Flavors of Venetia

From the pasture-land in the Po Valley to Alpine meadows on the Asiago plateau, the milk-collection areas and the specified traditional zones of production, which have been established by law, lie within four provinces in the north-eastern region of Italy. The areas are the two provinces of Trent and Vicenza, and parts of the lowland provinces of Padua and Treviso.

One cheese, with two different flavours
Asiago is an Italian, Protected Designation of Origin cheese produced with two distinct flavours, corresponding with the fresh and ripened varieties. The two varieties can be differentiated not only on the basis of their taste and consistency or the length of the maturing period, but also with respect to the methods of production used.

Fresh Asiago
This variety of Asiago has an aroma slightly reminiscent of yoghurt and butter. It is soft to the touch, but not sticky or greasy. Its pale straw yellow colour is indicative of its freshness and ageing period of only 20 days. This highly 'soluble' cheese has a soft, slightly adhesive structure when tasted. The flavour is sweet, with a touch of acidity due to its freshness. It is not salty and, above all, it is never bitter. Again, to the palate, this variety is reminiscent of yoghurt, butter and whole milk. Once a morsel has been swallowed, a slightly sweet, mildly acid taste tends to linger in the mouth.

Ripened Asiago
This variety has a much more distinct taste. Its aroma is stronger with respect to that of the pressed, fresh type and is reminiscent of the fragrance of yeast, dried fruit and occasionally one can even distinguish a note of boiled chestnuts. To the touch, it is fairly solid; slightly elastic if relatively young, and harder when fully matured. The darker shades of straw yellow typical of this variety can sometimes reach the intensity of amber.

In the mouth, it reveals its distinct consistency and requires a longer time to masticate properly but it is also quite soluble. The sweet taste can acquire a somewhat more savoury flavour and ranges to slightly piquant. The rich aroma becomes refined with seasoning and has notes of dried fruit, butter and can also be sometimes reminiscent of exotic fruits. After swallowing, the mouth retains the savoury taste, and is easily freed from particles of cheese formed by mastication.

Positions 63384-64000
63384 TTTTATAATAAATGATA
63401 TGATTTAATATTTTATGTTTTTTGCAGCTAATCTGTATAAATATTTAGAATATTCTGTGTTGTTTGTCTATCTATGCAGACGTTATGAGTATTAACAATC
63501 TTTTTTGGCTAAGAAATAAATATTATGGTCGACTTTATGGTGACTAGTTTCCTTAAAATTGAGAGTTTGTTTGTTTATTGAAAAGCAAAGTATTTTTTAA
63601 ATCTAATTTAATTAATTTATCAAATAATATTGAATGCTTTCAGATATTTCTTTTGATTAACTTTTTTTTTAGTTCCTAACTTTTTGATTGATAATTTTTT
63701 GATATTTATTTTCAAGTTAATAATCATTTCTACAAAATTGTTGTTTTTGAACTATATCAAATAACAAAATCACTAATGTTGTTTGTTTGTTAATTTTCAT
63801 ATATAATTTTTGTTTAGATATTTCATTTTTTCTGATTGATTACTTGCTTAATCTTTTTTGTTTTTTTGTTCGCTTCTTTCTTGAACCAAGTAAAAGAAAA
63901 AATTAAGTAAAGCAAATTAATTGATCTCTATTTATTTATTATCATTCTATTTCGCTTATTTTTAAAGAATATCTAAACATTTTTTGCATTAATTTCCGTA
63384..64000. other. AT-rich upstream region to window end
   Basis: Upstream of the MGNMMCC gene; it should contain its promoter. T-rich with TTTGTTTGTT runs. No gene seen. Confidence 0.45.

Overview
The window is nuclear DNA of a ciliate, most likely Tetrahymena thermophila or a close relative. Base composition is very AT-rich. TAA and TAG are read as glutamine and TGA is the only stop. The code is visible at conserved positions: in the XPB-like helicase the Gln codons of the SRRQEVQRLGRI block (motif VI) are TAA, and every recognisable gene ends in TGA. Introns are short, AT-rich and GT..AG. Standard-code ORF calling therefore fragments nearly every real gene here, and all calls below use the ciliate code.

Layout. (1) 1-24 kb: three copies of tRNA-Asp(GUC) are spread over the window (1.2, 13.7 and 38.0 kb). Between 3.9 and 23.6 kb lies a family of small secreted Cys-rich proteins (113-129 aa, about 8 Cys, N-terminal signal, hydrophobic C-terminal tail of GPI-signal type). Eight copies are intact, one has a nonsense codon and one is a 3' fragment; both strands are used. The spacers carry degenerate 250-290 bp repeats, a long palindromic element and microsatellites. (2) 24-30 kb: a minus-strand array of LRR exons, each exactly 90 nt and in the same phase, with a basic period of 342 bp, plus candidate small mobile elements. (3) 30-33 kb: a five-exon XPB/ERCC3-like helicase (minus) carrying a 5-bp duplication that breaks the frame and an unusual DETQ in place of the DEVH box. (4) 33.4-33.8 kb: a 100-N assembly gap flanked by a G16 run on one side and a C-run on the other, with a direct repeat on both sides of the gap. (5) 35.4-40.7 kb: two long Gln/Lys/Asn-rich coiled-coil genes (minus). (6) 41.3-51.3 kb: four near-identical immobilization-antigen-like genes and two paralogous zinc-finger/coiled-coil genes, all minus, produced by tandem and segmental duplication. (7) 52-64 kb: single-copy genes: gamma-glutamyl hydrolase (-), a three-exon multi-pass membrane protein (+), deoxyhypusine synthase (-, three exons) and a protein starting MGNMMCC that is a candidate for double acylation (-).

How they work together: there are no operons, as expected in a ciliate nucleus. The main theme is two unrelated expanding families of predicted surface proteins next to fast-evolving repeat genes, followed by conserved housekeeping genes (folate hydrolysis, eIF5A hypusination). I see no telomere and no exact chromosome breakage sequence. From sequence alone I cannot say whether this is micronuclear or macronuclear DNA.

Cookery notes and serving asiago cheese
Fresh Asiago: The fresh variety can be the basis of a second course or sliced to fill sandwiches for a snack or picnic. It can be cut up into cubes and combined with other ingredients to make a cheese salad, or finely cut and spread over omelettes or baked with noodles and other types of pasta in the oven.

Ripened Asiago: The most mature variety (Asiago stravecchio) can be served at table as the basis of a second course, as an accompaniment or at the end of a meal together with fresh fruit. It can be grated over maccheroni, noodles and all types of pasta. It can be heated with other ingredients in a small casserole dish or used to garnish a fresh salad.

Storing Asiago cheese
Slices of all sizes should be cut as neatly as possible, wrapped in polythene at a temperature of 8/9°C. Fresh Asiago will not last as long as the matured variety, and should therefore be consumed more quickly, also as an ingredient in various dishes. The mature stravecchio variety can be stored wrapped in cloth or linen also at higher temperatures.
Fresh Asiago: in domestic environments, not longer than 8-10 days.
Ripened Asiago: up to 1 month, provided it is kept in a suitable environment.

Combining asiago cheese with wine
Fresh Asiago: Due to its delicate consistency and flavour, fresh Asiago requires wines which are rather delicate, such as young, white or soft, light rosé wines. When offered as an accompaniment with aperitifs, a dry sparkling wine served at a temperature of 7/8°C would also be a fair option.
A few examples: Valpolicella classico, Vernaccia di San Gimignano, Biferno rosato, Franciacorta spumante brut.

Ripened Asiago: In the case of matured Asiago the choice of an accompanying wine depends on the seasoning period of the cheese. The longer the cheese has been left to mature, the stronger the wine.
A few examples: Cabernet dei Colli Berici, Colli del Trasimeno rosso, Solopaca.

Thanks to the Conzortio Tutella Fromaggio Asiago for their kind assistance.


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